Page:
Inflation for Prospective Investors

Prospective investors tend to bear the brunt of an inflationary market. The circumstances are different from those for homeowners and existing investors. Inflationary times lead to high costs of borrowing. Since banks and lenders don’t want to lose their money, they offer fewer loans at high interest rates to reduce their risk.

Inflationary times also lead to a high cost of building. Due to the high cost of borrowing and building materials, new constructions during inflationary periods can be a difficult investment.

While you may want to invest in short-term rentals during an inflationary period, remember that during such times many people tend to cut their travel budgets. Since the vacation rental business is driven by tourism, it may not fare well in such times.

How Does Inflation Impact the Real Estate Prices?

In the past decade, the typical price of an average single-family home in the US has risen by over 90%. According to real estate experts, we can expect home prices to continue rising by 13.6% in the next year.

What causes the increase in home prices during inflation periods?

Demand in Income Generating Assets

One of the major reasons why home prices increase during inflation times is because real estate investors search for assets that will generate rental income above the current inflation rate.

Rental income is the money collected from the tenants and used to settle property expenses, such as property taxes and mortgages. Any money that remains after settling the expenses is the return on investment. We express the rate of return as the capitalization rate (cap rate).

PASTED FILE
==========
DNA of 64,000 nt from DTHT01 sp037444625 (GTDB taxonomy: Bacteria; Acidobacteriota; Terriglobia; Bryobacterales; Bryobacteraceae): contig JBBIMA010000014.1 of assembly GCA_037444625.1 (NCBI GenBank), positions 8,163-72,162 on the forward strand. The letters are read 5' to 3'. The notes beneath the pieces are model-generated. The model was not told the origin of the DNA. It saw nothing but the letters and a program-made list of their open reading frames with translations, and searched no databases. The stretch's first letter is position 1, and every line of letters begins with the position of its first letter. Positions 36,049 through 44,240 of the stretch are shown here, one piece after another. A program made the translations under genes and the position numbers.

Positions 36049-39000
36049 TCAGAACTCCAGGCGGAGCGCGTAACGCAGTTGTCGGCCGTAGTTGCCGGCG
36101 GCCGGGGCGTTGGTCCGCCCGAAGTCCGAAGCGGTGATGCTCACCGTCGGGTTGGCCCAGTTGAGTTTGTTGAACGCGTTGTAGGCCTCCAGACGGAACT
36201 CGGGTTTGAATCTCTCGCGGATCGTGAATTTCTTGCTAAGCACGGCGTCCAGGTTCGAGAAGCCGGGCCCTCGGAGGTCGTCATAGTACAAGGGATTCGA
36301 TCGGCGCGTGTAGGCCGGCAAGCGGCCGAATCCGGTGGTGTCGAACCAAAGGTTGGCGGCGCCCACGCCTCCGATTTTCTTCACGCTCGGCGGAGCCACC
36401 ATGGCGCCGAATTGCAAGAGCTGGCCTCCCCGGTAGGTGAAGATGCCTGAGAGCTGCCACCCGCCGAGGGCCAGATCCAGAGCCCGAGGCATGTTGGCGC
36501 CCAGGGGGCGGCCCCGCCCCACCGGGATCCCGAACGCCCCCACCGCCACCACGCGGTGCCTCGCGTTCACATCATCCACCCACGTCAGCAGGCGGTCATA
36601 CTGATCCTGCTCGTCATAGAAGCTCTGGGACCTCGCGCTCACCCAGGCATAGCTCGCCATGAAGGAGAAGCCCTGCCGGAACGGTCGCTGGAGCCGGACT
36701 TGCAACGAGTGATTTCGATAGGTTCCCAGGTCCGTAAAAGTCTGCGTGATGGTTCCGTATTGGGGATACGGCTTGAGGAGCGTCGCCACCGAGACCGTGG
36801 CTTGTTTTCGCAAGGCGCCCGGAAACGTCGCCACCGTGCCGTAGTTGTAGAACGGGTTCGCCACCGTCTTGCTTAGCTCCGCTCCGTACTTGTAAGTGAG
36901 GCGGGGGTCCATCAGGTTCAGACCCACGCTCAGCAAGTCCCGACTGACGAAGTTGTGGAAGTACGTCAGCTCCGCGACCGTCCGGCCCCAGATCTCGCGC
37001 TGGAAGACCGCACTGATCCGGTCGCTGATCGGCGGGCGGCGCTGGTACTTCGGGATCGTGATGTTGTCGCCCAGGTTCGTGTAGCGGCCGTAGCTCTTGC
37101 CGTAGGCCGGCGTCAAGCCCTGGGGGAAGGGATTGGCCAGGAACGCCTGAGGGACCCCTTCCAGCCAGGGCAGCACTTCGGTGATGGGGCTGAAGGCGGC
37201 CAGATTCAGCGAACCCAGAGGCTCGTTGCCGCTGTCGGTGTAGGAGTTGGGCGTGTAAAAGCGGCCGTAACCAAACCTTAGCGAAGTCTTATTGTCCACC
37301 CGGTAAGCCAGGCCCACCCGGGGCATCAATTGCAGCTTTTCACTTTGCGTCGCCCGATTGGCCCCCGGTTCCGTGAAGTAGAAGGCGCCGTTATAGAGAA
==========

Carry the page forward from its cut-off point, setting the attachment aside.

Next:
During inflationary periods, investors will look for properties that offer a higher cap rate than other investment options, such as Treasury bonds or high-yield savings accounts.

Limited Real Estate Inventory

Real estate prices during inflationary periods also go up because of the limited amount of real estate compared to fiat currency. You’ll find governments printing more money during such periods to increase the money supply. It causes real estate prices to rise.

For instance, let’s assume that a country has $1 million in circulation and 100 homes are on sale. We’re assuming that there are no other goods or services on sale and that all homes on sale are identical. As such, each property would be worth $10,000.

Now, if the government prints an additional $1 million, there’s a total of $2 million in circulation. It means the homes would now cost $20,000. As you can see, the printing of money is one of the factors that cause the rise in home prices and lead to inflation.

Increase in Home Construction Costs

Inflation causes all prices to increase, including land, wages, building materials, and supplies. As a result, home builders pass the cost of construction to home buyers and investors. It reflects in the current real estate market.

In the past 12 months, building material prices have risen by over 19%. Home construction materials include lumber, ready-mix concrete, and gypsum boards used for finishing ceilings and walls.

What Should Real Estate Investors Do During Inflation Periods?

With all these factors in mind, the most important factor prospective investors must consider during inflationary periods is timing. Ask yourself one question; How long do you intend to own the prospective investment property?

If you want to keep it in the long term, you can expect to enjoy the same benefits as existing owners, such as property value appreciation. If you’re looking to invest in a shorter period, likely through a fix and flip strategy, we advise you to proceed with a lot of caution.

One major danger of investing in the short term during inflation is that you risk getting caught in the real estate bubble. Closing costs during such periods may rise up to 6% of the home selling price. As a new investor, if you don’t have enough equity to settle such costs, then you may lose a lot of money should the bubble burst.